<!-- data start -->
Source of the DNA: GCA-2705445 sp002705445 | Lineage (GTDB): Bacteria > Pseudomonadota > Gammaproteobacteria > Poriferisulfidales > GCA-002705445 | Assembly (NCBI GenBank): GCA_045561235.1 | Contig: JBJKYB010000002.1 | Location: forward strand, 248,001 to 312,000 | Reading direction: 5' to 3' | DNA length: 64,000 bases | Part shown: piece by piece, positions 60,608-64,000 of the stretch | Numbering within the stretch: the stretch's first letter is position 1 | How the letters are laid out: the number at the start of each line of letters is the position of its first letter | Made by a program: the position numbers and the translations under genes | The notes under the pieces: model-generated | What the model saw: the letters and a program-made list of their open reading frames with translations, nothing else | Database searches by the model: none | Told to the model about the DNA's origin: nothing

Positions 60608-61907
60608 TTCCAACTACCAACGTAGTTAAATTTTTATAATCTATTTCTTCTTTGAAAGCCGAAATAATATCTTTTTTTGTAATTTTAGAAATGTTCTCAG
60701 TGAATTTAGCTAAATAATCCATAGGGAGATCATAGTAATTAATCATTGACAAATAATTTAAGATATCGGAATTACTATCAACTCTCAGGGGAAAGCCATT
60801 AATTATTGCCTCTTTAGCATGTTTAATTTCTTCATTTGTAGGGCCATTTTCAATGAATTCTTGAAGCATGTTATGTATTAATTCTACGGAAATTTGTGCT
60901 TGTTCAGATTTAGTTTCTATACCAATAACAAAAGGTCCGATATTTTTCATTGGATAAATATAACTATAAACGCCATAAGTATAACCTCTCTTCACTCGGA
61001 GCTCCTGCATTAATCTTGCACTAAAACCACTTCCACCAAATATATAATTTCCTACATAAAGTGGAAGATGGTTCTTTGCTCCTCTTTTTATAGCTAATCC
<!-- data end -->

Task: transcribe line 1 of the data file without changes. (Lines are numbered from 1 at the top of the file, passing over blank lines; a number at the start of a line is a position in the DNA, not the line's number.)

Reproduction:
Source of the DNA: GCA-2705445 sp002705445 | Lineage (GTDB): Bacteria > Pseudomonadota > Gammaproteobacteria > Poriferisulfidales > GCA-002705445 | Assembly (NCBI GenBank): GCA_045561235.1 | Contig: JBJKYB010000002.1 | Location: forward strand, 248,001 to 312,000 | Reading direction: 5' to 3' | DNA length: 64,000 bases | Part shown: piece by piece, positions 60,608-64,000 of the stretch | Numbering within the stretch: the stretch's first letter is position 1 | How the letters are laid out: the number at the start of each line of letters is the position of its first letter | Made by a program: the position numbers and the translations under genes | The notes under the pieces: model-generated | What the model saw: the letters and a program-made list of their open reading frames with translations, nothing else | Database searches by the model: none | Told to the model about the DNA's origin: nothing